Feminism | Posted by May K on 07/4/2011

Defying the Stereotype

the joke that started it all

the joke that started it all

Me: Make me a sandwich?

That was my Facebook status recently, and it led to a whole debate. People were saying that I should be in the kitchen, making food (should’ve expected that one) and I responded by telling them that a woman’s place is not in the kitchen, barefoot and pregnant. I mean, I’m a med student for Pete’s sake!

Yes, I want to be a mother and yes, I could use some cooking practice, but that doesn’t mean that’s all I should do. So my housemates and I eat two minute noodles and use those ingenious ready made meals. So what? We don’t have the time or the energy to slave away in front of the stove for hours on end. Hats off to the women who have, seriously, but that’s not for us.

Later, the “F” word pops up in my inbox. Yes, feminist. This got me thinking. Am I really a feminist? I mean, I want to be a mother, I want to be the best wife I can be, but I have always thought of myself as a feminist – just not the stereotype of a crazy feminist that people seem to automatically assume is what all feminists are like.

My response to being called a feminist? “What of that? There’s nothing wrong with being a feminist.” And there isn’t. Being a feminist doesn’t mean that I think all men are the scum of the earth (only some). And it also doesn’t mean that I want to replace every male with the “awesomer” sex, because that would be ridiculous.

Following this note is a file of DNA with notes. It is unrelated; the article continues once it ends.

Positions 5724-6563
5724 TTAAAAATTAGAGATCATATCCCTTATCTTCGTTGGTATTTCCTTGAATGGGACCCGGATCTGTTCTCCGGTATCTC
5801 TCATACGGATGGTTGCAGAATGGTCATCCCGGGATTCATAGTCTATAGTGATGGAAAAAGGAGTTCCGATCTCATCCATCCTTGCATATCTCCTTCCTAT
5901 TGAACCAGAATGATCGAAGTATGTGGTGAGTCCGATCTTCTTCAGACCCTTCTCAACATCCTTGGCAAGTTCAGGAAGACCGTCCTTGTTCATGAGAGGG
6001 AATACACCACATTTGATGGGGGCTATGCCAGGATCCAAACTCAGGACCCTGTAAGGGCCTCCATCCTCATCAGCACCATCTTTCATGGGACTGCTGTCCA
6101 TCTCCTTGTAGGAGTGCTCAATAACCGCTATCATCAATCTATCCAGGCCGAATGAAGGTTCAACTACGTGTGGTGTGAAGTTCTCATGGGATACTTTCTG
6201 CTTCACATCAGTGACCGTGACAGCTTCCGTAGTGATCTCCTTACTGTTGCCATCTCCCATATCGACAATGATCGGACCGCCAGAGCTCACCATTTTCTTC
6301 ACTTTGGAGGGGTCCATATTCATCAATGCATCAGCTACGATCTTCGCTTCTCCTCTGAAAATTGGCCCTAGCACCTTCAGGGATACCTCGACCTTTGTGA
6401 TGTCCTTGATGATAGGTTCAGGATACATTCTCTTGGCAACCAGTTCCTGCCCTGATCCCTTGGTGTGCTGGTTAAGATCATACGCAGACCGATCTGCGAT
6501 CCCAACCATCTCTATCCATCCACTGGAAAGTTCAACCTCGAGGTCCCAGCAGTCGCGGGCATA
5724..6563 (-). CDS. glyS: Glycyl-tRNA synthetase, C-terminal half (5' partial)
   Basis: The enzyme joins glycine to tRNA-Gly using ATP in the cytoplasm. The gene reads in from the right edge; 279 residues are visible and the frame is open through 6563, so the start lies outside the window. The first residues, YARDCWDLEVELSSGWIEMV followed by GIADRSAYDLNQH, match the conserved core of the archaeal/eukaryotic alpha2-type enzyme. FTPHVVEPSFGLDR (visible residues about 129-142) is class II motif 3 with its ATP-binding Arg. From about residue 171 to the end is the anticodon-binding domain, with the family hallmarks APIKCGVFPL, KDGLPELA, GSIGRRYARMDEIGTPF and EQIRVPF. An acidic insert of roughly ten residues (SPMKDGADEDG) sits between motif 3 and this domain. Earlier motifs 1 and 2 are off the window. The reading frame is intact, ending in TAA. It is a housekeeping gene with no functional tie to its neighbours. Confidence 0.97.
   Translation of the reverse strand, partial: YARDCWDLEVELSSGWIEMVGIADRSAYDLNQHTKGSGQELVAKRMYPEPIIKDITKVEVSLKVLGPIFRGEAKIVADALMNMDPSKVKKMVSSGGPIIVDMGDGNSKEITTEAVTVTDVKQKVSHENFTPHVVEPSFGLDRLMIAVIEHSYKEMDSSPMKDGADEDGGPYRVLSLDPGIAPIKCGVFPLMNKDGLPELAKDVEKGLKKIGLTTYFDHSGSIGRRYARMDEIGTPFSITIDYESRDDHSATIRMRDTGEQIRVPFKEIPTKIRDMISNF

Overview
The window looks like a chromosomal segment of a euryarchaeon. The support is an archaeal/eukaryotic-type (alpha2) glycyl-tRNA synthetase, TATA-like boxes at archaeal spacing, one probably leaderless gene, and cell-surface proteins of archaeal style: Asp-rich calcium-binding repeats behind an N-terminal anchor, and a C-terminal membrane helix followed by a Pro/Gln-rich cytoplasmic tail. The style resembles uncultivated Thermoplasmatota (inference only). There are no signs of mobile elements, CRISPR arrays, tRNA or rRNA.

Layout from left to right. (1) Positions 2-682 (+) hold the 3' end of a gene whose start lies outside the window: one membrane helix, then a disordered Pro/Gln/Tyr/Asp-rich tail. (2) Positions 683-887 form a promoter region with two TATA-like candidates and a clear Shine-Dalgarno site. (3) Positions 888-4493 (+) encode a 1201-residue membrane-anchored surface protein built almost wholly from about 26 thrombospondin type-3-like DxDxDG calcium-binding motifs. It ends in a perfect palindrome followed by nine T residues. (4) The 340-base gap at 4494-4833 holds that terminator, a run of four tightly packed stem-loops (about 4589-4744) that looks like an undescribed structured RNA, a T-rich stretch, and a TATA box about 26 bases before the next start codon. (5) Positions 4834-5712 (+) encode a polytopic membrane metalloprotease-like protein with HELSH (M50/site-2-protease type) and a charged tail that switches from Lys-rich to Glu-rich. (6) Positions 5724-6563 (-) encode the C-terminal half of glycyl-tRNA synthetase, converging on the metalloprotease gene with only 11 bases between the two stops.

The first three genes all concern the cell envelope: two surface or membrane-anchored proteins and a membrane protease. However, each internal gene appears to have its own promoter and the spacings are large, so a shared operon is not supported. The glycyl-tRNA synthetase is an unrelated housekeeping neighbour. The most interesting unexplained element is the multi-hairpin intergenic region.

I also recognize that there are differences between each sex. We’re equal and should all be treated equally, but we’re not the same. We’re not lower than them on the ladder of life and they’re not lower than us. We’re on totally different ladders, reaching for totally different things. As it should be.

I personally like the feel of being held in a man’s big, strong arms, and yes, maybe I should  learn to cook. I can’t live off microwave food forever. But in the end, that’s what feminism is about. It’s not about trying to be better, it’s trying to be equal and doing the things that make you happy despite your sex or what society expects of you.

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  • Lolita @ at 12:32 pm, July 4th, 2011

    . . I donno I don’t find them offensive, they’re jokes. People make racist jokes too, and jokes about men being ___. And they’re not even particularly offensive jokes (most of the time). As long as they’re actually /meant/ to be light hearted and not malicious. Why get our ovaries in a twist?

  • Matt SS @ at 2:19 pm, July 4th, 2011